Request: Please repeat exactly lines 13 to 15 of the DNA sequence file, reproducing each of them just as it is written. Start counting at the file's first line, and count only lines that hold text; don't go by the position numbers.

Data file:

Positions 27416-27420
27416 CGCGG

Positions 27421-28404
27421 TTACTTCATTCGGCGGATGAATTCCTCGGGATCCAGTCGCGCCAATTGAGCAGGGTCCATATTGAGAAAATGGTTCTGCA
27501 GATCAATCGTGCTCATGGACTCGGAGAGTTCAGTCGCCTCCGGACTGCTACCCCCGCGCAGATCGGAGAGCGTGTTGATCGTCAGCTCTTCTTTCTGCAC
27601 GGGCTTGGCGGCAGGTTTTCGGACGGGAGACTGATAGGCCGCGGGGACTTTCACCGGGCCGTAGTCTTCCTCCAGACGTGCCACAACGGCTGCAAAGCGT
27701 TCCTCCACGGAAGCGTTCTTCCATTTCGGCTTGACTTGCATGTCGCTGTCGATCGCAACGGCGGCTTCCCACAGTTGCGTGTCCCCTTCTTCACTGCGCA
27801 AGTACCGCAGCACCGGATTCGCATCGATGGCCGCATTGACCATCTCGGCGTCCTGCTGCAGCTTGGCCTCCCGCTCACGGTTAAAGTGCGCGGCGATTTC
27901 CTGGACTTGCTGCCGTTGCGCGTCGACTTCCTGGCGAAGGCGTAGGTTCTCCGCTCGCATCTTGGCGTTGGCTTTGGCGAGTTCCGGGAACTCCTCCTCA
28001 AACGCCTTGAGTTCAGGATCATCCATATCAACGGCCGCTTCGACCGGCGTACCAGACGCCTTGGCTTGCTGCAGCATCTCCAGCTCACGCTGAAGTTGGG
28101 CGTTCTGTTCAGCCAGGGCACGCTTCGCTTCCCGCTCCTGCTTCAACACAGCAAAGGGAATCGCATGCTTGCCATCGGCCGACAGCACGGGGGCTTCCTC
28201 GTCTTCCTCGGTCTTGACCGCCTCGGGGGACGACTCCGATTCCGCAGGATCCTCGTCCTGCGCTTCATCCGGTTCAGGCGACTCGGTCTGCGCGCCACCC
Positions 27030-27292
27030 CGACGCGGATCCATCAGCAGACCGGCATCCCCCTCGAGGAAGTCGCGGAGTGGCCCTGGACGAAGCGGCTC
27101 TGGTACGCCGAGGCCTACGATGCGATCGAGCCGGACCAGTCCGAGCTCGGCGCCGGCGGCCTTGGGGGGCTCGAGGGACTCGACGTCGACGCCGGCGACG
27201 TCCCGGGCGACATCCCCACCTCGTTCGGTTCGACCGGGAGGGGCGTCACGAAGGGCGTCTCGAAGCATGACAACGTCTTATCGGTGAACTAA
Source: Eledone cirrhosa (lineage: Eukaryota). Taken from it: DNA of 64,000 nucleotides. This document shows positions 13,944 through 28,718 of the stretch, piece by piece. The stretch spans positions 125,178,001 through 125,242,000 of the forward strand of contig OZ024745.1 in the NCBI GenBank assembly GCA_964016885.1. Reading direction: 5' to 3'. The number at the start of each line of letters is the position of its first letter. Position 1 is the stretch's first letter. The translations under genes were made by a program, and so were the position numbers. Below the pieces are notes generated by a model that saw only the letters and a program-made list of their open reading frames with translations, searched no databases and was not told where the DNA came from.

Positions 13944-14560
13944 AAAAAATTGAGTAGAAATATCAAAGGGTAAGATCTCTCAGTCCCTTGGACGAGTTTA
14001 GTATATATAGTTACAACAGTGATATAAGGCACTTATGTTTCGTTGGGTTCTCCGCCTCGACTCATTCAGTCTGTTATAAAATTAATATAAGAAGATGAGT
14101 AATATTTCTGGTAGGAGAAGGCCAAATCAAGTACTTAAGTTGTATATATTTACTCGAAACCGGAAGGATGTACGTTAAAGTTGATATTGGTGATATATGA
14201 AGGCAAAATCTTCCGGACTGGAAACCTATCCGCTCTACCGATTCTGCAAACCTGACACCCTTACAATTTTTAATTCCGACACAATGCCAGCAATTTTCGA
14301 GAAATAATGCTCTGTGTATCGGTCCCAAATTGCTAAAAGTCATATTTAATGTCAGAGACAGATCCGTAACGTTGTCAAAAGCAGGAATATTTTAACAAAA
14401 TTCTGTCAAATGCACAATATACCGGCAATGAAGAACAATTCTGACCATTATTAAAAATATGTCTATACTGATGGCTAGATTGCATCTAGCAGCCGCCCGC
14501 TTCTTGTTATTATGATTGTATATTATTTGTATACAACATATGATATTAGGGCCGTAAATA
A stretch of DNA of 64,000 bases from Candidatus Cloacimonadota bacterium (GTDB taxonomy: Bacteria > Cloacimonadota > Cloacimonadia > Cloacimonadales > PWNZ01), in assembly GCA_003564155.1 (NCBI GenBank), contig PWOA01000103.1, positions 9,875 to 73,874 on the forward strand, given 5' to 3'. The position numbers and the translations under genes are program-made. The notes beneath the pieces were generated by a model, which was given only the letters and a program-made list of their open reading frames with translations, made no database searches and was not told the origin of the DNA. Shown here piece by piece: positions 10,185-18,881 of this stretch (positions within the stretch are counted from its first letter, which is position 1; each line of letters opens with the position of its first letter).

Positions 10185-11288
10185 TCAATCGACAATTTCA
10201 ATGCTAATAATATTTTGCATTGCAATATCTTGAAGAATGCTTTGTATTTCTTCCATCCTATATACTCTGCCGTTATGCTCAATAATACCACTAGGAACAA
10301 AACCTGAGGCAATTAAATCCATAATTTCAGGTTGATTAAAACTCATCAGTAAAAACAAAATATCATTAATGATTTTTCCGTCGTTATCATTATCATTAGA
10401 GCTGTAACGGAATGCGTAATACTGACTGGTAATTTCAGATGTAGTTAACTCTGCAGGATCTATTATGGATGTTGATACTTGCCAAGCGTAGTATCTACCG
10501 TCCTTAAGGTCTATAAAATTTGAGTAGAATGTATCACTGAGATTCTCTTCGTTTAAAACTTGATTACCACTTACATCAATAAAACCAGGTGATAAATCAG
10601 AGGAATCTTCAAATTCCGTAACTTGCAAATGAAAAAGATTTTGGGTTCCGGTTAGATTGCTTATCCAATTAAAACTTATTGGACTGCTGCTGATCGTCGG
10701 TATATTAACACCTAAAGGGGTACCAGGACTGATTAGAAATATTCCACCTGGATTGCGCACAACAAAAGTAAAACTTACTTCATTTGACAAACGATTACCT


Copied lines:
Positions 27030-27292
27030 CGACGCGGATCCATCAGCAGACCGGCATCCCCCTCGAGGAAGTCGCGGAGTGGCCCTGGACGAAGCGGCTC
27101 TGGTACGCCGAGGCCTACGATGCGATCGAGCCGGACCAGTCCGAGCTCGGCGCCGGCGGCCTTGGGGGGCTCGAGGGACTCGACGTCGACGCCGGCGACG